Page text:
On the opposite end, the biggest shocker has to be how San Francisco's Davis completely disappeared from fantasy relevancy. Someone who should be, at worst, a top-five tight end finished the season 20th at the position, even placing behind players who missed significant time with injuries.

4. Which sleepers will you keep in mind for next season's draft?

Beacom: A few receivers come to mind: Alshon Jeffery, Ryan Broyles and Michael Floyd. All showed promise at times this year and could take a step in 2013. I also believe the 49ers will find more work for LaMichael James in his second season.

Carroll: I think Wilson will be underrated going into next year in a deep quarterback pool. McCoy still will be a first rounder, but if he slips past the first quarterback, he'll be criminally underrated. He could be the No. 2 player in fantasy if the Eagles get a good offensive coach and a real quarterback (or at least one who can stay healthy.) MJD could be a bit of a sleeper as well, although the quarterback situation is key for him as well. Depending on where he goes in the draft, I think Eddie Lacy from Alabama could be a sleeper. He's a Trent Richardson starter kit, and while Richardson was held back by injuries, Lacy was never overtaxed at Alabama.

Mack: Sleepers aren't generally apparent this early. If they were, would anyone really sleep on them? You should expect some solid late-round returns from Giants running back David Wilson and any number of quarterbacks and receivers. Depending on free agency, any one of the Packers wide receivers (Greg Jennings, Jordy Nelson, James Jones and Randall Cobb) could slip into the late round. At quarterback, no one will be looking at the likes of Eli Manning, Joe Flacco or Philip Rivers as starting options. They will represent potential late-round steals if you miss on an elite passer.

Sabino: There are a lot of changes that will happen in the offseason, but Richardson, who had an overall disappointing rookie year, is in position to become a monster fantasy performer in the right offense with some health. It also appears that his fellow Crimson Tide alum, Mark Ingram, is in great position to pick up more of the Saints' offensive snaps, as is Joseph Morgan, who should see his standing in Drew Brees' passing tree increase in 2013. And with an entire offseason spent studying as the Niners' top signal-caller, Colin Kaepernick could rival the numbers being put up by Cam Newton and Robert Griffin III.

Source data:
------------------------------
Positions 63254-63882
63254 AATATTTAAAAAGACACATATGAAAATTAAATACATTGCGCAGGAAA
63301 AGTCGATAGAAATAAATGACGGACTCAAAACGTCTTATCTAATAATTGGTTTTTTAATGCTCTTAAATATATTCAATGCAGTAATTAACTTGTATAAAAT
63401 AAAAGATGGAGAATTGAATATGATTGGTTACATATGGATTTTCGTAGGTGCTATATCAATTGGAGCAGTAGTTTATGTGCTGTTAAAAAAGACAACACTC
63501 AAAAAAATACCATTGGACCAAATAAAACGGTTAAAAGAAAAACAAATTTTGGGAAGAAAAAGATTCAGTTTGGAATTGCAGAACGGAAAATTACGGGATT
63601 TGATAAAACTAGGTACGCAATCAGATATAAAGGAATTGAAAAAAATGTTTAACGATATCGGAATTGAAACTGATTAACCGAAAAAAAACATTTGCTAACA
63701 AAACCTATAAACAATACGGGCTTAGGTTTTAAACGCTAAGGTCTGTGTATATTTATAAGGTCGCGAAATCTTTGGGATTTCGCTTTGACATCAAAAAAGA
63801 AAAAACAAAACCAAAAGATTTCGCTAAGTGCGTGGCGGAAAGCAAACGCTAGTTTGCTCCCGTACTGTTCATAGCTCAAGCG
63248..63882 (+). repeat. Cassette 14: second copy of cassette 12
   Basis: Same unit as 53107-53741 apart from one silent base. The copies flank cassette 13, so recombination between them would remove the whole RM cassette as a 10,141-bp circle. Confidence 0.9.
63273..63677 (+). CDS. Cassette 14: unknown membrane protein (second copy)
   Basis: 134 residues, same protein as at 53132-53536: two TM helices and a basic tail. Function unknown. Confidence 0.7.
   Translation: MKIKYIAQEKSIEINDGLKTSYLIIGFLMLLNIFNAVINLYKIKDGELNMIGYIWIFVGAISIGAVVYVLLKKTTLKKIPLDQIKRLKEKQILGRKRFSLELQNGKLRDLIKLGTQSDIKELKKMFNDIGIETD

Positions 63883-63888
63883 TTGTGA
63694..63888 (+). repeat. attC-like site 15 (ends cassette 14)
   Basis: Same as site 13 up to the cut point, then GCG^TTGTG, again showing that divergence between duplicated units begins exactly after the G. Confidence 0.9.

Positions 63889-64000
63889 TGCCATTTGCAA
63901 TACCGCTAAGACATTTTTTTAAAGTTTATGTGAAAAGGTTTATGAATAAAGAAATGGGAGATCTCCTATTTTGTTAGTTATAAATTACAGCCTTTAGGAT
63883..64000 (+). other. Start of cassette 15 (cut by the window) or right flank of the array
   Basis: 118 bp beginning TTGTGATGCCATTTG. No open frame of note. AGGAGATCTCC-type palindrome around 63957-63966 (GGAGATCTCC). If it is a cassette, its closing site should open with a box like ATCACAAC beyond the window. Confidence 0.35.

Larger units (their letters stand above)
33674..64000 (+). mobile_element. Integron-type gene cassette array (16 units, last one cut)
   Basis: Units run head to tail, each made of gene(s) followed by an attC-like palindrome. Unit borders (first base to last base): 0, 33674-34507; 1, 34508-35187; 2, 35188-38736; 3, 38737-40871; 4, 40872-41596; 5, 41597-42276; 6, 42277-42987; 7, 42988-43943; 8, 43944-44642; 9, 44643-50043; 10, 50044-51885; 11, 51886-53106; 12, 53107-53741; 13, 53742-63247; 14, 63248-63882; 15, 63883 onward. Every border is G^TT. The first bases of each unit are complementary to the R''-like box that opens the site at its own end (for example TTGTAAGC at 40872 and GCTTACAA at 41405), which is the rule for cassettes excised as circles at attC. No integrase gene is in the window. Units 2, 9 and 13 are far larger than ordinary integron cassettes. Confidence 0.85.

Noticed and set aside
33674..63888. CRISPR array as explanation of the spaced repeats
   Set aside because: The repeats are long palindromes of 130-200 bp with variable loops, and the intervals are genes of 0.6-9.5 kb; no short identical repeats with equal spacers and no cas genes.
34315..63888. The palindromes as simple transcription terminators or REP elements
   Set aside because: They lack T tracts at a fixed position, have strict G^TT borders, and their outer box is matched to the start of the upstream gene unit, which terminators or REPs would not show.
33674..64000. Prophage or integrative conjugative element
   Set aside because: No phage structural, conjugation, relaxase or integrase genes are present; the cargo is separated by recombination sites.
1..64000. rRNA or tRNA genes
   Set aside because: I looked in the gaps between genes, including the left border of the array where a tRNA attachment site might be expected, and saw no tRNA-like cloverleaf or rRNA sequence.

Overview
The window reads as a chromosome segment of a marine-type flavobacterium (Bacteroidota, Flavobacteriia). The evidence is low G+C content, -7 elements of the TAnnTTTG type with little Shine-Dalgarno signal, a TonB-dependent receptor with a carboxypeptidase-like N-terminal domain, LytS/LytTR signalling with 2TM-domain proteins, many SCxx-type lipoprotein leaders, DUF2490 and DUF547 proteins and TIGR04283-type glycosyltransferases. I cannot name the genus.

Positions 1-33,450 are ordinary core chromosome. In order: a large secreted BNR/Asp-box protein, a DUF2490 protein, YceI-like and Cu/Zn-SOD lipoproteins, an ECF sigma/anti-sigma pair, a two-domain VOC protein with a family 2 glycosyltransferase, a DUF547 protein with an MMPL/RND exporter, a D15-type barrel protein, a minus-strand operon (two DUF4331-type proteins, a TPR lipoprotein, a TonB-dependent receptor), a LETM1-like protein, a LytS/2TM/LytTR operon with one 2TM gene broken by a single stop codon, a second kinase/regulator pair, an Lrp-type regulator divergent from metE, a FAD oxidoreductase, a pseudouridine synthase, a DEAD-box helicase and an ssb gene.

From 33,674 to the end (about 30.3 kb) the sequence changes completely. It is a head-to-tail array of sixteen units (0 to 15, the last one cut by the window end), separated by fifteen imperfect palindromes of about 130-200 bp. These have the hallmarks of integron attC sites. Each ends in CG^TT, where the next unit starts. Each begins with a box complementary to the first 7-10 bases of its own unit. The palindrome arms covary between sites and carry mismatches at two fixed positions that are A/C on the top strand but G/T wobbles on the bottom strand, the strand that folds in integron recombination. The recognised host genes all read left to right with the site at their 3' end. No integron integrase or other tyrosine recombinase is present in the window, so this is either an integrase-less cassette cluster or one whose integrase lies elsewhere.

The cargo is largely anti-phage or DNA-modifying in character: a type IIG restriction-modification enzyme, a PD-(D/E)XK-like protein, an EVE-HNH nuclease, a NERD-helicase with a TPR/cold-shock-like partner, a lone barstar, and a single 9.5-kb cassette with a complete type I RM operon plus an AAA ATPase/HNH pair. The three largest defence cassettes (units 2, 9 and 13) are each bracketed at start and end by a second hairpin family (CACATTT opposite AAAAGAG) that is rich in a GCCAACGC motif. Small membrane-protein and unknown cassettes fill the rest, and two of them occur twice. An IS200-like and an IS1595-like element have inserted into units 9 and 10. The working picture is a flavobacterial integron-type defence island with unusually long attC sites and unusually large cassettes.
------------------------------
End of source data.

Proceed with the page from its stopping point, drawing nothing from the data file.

5. What was the best and worst advice you gave this season?

Beacom: During a Q&A in Atlantic City, I was asked if an injured Peterson was worth drafting. I told the host I thought Peterson was a solid second-round pick and would finish the year among the top-10 fantasy running backs. Quite a few people in the audience laughed at that. On the flip side, I sold Jermichael Finley as a nice alternative to those who missed out on the Rob Gronkowski and Jimmy Graham sweepstakes. Oops.

Carroll: The best, by far, was Peterson. I've seldom been that right, and being right at 1-1 is better than saying Cam Newton is worth a late-round flyer as a rookie. I was wrong on Larry Fitzgerald. He was good in 2011 without a solid quarterback, but the play of the entire offense went in the tank and took him along with it. I'm curious what the Buzzsaw will do here. Fitzgerald would be better with someone like Alex Smith or Matt Moore, but how much better? I'd rather see the Cardinals go with a young development guy with talent -- Kirk Cousins or T.J. Yates comes to mind.

Mack: From our preseason bold predictions: "Adrian Peterson will return to the elite -- A.P. should be on the PUP list right now. Instead, he is in the Vikings' huddle, running reps with the first team in practice -- with coaches shouting: 'If you touch Peterson, we'll cut you.' Peterson's quick return from ACL surgery is a bit inhuman. He will perform like he is otherworldly, to the tune of 1,100 yards and 12 TDs." We meant 2,100 yards! On the bad side, that same bold predictions column said McFadden would play 16 games. Oops! We might have meant McFadden is 16 games over multiple seasons away from the end of his fantasy career. He cannot be counted on as a fantasy starter for 16 games ever again.

Sabino: Let's recap the greatest misses first. I was completely off base with Davis, who I had as the third-best tight end going into drafts. I also vastly underestimated the role that Randall Cobb would play for Green Bay. And, again, I was way too high on Stafford and the rest of the Lions. Perhaps my biggest miss was a common one, believing that McCoy was a top-three back. He (like most of his Eagles teammates) was a fantasy disaster. The predictions I'm most proud of: Maintaining the conviction before the season that rookie Morris would be the first workhorse back in years for Shanahan and an every-week fantasy starter; touting Demaryius Thomas as an elite wideout immediately after Peyton Manning signed in Denver; predicting Marshawn Lynch as one of the top-five backs in the league; and believing Vincent Jackson would help elevate Josh Freeman's game in Tampa. During the season I was especially high on Danario Alexander, who started the year as a street free agent before capably filling V-Jax's shoes in San Diego while becoming a late-season fantasy force.